Why It Matters
Two health care professionals, Helen Lee and Aimee Robson, share how they have embraced the process of co-producing care by facing up to their own fears and vulnerabilities.
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Why Do We Fear Co-Producing Health with Patients?

By IHI Multimedia Team | Thursday, November 12, 2020
Why Do We Fear Co-Producing Health with Patients
Photo by ambermb | Pixabay

Helen was a nurse who believed her role was to help make things better. Wherever there was a problem, she was determined to help “fix it.” When Helen started working as a nurse in the community, she realized she was no longer “protected” by the status conferred by the uniform she had worn in the hospital setting. She was now in her regular clothes, a guest in someone’s home. This shift in the power dynamics initially made her feel vulnerable. Helen wondered if people felt this way when they were in the hospital.

In health care, outcomes are not created by health care professionals on their own. Health outcomes are co-produced with patients. As leaders and clinicians, we bring a wealth of “learned experience” to the table when working on quality improvement (QI), but it isn’t enough if people with relevant “lived experience” aren’t included as equal partners. Only by partnering with patients can we understand the whole story and see what matters. Only then can we co-design and co-produce improvements together.

During her physiotherapist/physical therapist training, Aimee was taught that her role was to be the “expert” when working with patients. Meeting Bob challenged this view. Aimee was responsible for talking with Bob about whether he was ready for a knee replacement. Practicing shared decision making, Bob and Aimee co-produced a plan that included not only talking about his knee and the surgery, but also how to address his needs as a whole person to optimize his experience and outcomes.

Clinicians are not often taught to co-produce care. Instead, we often struggle with feeling out of our comfort zones. Instead of asking people what matters and improving with them, with the best of intentions we presume to know what is best and improve for them. In her book Dare to Lead, researcher and thought leader on vulnerability, Brené Brown, describes the situation this way:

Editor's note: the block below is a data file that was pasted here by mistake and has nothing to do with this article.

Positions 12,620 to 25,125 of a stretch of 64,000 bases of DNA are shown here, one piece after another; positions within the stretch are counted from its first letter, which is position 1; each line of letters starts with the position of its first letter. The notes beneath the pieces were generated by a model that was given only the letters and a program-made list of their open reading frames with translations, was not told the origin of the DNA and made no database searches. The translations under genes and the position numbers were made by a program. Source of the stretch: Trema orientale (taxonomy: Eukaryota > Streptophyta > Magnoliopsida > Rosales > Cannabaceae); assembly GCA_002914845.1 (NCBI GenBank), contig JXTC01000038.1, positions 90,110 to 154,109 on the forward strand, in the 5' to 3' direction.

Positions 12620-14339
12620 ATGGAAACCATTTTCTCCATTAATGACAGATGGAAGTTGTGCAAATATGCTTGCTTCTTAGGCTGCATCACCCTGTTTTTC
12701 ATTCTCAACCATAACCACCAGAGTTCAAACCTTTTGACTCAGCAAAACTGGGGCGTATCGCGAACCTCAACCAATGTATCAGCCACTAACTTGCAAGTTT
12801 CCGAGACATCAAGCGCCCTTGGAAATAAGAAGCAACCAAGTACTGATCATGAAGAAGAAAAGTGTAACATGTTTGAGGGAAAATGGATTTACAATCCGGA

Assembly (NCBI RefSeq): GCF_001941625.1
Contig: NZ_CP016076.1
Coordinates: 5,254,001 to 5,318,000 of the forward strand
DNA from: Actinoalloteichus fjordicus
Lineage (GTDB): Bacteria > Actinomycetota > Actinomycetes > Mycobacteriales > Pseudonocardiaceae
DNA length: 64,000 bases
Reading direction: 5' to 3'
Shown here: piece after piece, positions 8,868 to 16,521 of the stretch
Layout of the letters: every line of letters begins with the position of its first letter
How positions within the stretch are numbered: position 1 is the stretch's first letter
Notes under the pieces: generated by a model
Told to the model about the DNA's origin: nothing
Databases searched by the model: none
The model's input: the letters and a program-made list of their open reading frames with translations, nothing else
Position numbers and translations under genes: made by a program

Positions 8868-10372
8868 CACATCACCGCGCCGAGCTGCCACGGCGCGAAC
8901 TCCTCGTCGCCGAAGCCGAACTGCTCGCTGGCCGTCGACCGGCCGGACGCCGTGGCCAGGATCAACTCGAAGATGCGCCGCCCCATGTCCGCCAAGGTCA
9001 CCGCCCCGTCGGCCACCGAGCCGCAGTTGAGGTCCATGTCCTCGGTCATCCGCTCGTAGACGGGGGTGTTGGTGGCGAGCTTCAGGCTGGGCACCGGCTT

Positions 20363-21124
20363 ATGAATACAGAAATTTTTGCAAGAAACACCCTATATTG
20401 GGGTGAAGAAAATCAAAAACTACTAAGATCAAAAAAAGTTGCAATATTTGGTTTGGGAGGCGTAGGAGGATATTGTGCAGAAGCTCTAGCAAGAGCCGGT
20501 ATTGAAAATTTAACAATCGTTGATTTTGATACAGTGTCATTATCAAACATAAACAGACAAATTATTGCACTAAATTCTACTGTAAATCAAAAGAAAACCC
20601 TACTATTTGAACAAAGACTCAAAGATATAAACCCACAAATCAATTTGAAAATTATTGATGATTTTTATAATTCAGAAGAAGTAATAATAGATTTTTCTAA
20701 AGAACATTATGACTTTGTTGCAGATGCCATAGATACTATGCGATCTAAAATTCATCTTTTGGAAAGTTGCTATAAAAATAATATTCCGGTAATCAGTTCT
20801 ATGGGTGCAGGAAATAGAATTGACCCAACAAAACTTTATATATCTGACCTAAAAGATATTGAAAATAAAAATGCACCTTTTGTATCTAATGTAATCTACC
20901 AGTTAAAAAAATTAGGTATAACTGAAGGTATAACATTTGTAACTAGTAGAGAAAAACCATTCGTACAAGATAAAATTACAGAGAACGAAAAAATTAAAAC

When something goes wrong, individuals and teams are rushing into ineffective or unsustainable solutions rather than staying with problem identification and solving. When we fix the wrong thing for the wrong reason, the same problems continue to surface. It's costly and demoralizing.

The literature (see the list below) highlights many benefits of co-producing quality improvement:

  • Creates a sense of urgency among staff and connects them to their core purpose
  • Results in often simple and low-cost change ideas
  • Co-produced improvement projects are set up for success, ensuring ideas are robust and based on quality and practical experience

The Human Side of Change

Over time, patients showed Helen that she and her colleagues — despite their expertise — didn’t have all the answers. Patients helped Helen understand the necessity of learning from (and with) people with lived experience. Working with people in this way made her realize that she needed to embrace the discomfort she was feeling, work in partnership, and spend time understanding what mattered to her patients.

We recently hosted a tweet chat with the Arthritis and Musculoskeletal Alliance (ARMA). The image below highlights the feedback we got about perceived barriers to co-production in orthopaedic and rheumatology services:

Tweet chat themes

Communication and power dynamics, to highlight two examples, relate to how humans interact. Though the people part of change has long been recognized as an important aspect of QI, it is too often neglected.

In his last blog post as CEO of the Institute for Healthcare Improvement (IHI), Derek Feeley noted that we sometimes see improvement work in purely technical terms. “We often forget the human part,” he noted. “If we go back to W. Edwards Deming and the four domains of the Theory of Profound Knowledge, we don’t generally spend enough time on the psychology domain.” Co-Produce in Authentic Relationship is one of five interrelated domains of practice in the IHI Psychology of Change Framework that organizations can use to advance and sustain improvement.

People using health care services share their life with us every day, often when they are at their most vulnerable. We must take the leap and lean into our vulnerability with compassion to effectively co-produce better care with patients. It is absolutely worth it when we do.

What can we do to make co-producing with patients the way to improve? How do our experiences and reflections compare to yours? Tweet us with your thoughts and ideas.

Helen Lee (@helenlee321_lee) is Experience of Care Professional Lead in the Experience of Care Team at NHS England and NHS Improvement. Aimee Robson (@AimeeRobson4) is the Head of Personalised Care (Clinical, Workforce & Quality) in the Personalised Care Group for NHS England.

You may also be interested in:

Always Events® — a co-production quality improvement methodology

Care Quality Commission — Quality improvement in hospital trusts: Sharing learning from trusts on a journey of QI

Patient Experience Journal — NHS England Always Events® program: Developing a national model for co-production

Putting Always Events at the Center of Patient-Centered Care

Co-production for personal health budget and Integrated Personal Commission summary guide

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